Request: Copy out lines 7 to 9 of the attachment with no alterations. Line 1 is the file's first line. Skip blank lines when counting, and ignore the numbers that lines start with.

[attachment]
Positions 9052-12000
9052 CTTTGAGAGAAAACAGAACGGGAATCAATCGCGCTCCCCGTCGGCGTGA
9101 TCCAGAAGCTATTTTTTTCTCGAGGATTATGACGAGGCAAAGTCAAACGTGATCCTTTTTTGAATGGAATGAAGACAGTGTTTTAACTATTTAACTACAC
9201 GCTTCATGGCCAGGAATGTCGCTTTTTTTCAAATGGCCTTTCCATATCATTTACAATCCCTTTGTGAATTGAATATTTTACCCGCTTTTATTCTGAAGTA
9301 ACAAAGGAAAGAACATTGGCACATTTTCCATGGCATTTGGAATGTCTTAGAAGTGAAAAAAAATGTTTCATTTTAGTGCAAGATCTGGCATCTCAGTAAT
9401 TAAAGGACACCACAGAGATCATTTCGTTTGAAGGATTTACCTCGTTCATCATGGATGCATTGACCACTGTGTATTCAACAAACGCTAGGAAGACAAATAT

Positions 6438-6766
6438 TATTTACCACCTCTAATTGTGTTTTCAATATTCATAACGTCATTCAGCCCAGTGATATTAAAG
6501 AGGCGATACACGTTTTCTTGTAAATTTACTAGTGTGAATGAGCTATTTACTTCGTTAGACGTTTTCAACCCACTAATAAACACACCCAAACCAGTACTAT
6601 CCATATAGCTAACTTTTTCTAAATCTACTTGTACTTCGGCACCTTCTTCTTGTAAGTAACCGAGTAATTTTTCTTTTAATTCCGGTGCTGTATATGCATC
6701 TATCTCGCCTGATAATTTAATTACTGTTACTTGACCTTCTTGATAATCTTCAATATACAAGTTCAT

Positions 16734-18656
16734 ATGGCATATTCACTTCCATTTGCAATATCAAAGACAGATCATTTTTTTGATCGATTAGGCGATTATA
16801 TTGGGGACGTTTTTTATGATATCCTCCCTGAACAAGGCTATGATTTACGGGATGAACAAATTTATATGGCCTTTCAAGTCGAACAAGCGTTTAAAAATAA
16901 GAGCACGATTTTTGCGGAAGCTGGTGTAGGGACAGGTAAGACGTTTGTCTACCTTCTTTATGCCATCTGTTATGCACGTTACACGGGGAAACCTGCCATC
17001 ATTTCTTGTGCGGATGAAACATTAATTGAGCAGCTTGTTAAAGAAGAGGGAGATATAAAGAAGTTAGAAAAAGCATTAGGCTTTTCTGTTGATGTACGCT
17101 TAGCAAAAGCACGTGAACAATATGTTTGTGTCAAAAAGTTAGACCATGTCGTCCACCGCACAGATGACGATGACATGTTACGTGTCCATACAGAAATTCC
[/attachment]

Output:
Positions 6438-6766
6438 TATTTACCACCTCTAATTGTGTTTTCAATATTCATAACGTCATTCAGCCCAGTGATATTAAAG
6501 AGGCGATACACGTTTTCTTGTAAATTTACTAGTGTGAATGAGCTATTTACTTCGTTAGACGTTTTCAACCCACTAATAAACACACCCAAACCAGTACTAT